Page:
When she was diagnosed with a meningioma back in 2016, Karen remembers her consultant saying to her “you might be different” following treatment. She remembers thinking, “what on earth is he talking about? I’ll be the same old Karen!”.
Karen endured a three month stay at King’s College Hospital due to complications following surgery: “A clot formed after the op, then I contracted e-coli, and then I had to have a shunt. I don’t remember any of it”. She then underwent grueling rehabilitation for a month as an impatient at Darenth Valley and Gravesend hospitals.
The Karen that emerged after all that time was definitely not the same old Karen – she was exhausted, couldn’t communicate, used a zimmer frame and was unable to leave the house. Karen would spend her days watching TV and her existence felt utterly futile.
Then the next cruel twist of fate occurred. Almost a year to the day from her initial operation, a freak accident caused Karen to break her ankle. Now in addition to everything else that she had battled, she found that she was wheelchair bound once again and was now losing all hope. The accident hit Karen hard, and spend her spiraling downwards. Karen says: “I was in a terrible place and I wanted to kill myself. I couldn’t even think of my Brian or my sister or my kids. I said to my friend ‘I want to die, please just let me die and look after my kids’“.
Disney, meetups, and the unconditional love of a dog
Desperate to get out of the house and to do something, Karen started to attend the Medway brain tumour support group and brainstrust meetups, where she was able to meet others who understood. Against her wishes her husband Brian decided to buy her a puppy: “I said ‘I’m not having a dog, I don’t want a dog!”‘.
Brian also encouraged her to think about going back to work, something that seemed such a scary prospect, so she reached out to her manager at the Disney Store where she had worked prior to her diagnosis. “I’ll never forget how kind and encouraging he was” Karen recalls. “He said to me ‘keep going, we’ll help you’, and he allowed me to come back for half hour shifts to start with to ease me back in”. Karen was given the job of greeting people into the store, a role that was perfect for her as she loves being around people, and she could cope with the reduced hours. A sense of purpose, and ‘the old Karen’ was slowly beginning to return.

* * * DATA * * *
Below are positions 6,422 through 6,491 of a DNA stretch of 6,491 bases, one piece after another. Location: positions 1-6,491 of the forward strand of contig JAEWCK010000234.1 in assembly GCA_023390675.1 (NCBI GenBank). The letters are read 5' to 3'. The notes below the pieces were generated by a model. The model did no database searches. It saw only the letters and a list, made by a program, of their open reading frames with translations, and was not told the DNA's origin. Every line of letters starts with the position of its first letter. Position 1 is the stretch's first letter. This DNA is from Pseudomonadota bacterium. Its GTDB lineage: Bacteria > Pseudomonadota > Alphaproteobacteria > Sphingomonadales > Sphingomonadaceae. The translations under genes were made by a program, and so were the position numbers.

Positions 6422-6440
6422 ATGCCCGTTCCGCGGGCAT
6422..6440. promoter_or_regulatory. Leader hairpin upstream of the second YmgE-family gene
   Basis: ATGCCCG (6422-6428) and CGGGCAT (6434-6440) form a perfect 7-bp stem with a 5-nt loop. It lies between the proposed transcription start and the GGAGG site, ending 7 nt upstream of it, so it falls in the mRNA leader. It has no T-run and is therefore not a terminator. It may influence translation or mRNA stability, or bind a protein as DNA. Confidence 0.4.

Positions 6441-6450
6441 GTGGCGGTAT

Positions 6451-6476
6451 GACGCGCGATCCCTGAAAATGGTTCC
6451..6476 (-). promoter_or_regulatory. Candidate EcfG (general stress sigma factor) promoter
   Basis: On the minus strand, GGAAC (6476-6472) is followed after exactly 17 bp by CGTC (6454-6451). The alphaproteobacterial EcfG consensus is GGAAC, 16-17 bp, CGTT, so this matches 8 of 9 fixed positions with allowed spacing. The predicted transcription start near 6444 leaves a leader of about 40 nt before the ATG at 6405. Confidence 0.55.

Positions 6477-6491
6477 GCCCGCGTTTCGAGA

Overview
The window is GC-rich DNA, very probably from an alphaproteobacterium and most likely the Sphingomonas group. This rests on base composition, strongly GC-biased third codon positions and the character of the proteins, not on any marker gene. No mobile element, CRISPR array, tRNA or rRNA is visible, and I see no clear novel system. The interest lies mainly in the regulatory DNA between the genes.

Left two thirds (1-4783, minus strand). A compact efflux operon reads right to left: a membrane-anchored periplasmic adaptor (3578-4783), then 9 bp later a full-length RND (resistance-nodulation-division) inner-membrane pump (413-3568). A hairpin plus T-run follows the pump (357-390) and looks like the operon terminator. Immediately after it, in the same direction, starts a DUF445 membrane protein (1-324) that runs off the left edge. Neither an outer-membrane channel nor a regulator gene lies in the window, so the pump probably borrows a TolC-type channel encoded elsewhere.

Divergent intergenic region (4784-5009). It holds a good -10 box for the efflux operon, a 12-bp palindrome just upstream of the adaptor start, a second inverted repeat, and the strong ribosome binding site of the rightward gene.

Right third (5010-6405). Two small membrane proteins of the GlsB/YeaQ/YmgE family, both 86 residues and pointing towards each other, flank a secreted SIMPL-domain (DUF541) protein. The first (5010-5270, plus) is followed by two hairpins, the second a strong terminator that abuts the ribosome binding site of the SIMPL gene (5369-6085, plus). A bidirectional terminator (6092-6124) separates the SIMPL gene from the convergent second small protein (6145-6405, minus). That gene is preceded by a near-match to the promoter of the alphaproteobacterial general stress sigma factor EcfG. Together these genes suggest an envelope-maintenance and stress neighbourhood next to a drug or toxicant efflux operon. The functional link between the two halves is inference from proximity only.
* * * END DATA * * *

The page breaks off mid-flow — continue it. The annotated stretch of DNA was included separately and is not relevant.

Now Karen can’t imagine life without Ozzy the dog, who has been instrumental to her recovery: “He’s my angel – I take him out for walks – it got me out of the house and I’d see people on the walk and talk to them”.
She’s now slowly increasing her hours at work, and she regularly attends the support group and meetups where she now supports and encourages others.
Moving forwards with positivity and laughter
Things still aren’t plain sailing for Karen and she has a long way to go. She’s trying to re-learn computers which she’s finding particularly challenging, and she still struggles with name recall and spoonerisms with her speech. Karen says “it’s hard, money’s not easy, but that’s the case for a lot of people. Sometimes I don’t know what to say when I’m asked a question. It’s getting better but I still get things round the wrong way”.
Now Karen enjoys the fact that her sometimes muddled speech can make people laugh, particularly her spoonerisms such as confusing the word shower with flower. She recalls the laughter provoked when she referred to Tinkerbell as ‘Winkerbell’, when talking to a young child in the Disney Store!
‘I’m stronger now’
Through the support of family and friends, the support group, meetups, and of course Ozzy the dog, Karen continues to move forward positively and with her trademark humour. She has discovered a fresh passion in helping and supporting others, which has become a strong motivator for her in her recovery. She now attends brainstrust meetups in order to support other people in a similar position to herself, and she hopes to inspire others who might be feeling the same sense of hopelessness that she once did.
Now, when Karen remembers the consultant telling her that she ‘might be different’ following treatment, she realises that she is now different, but not in a negative way. ‘I’m still the same old Karen, but I’m stronger now’.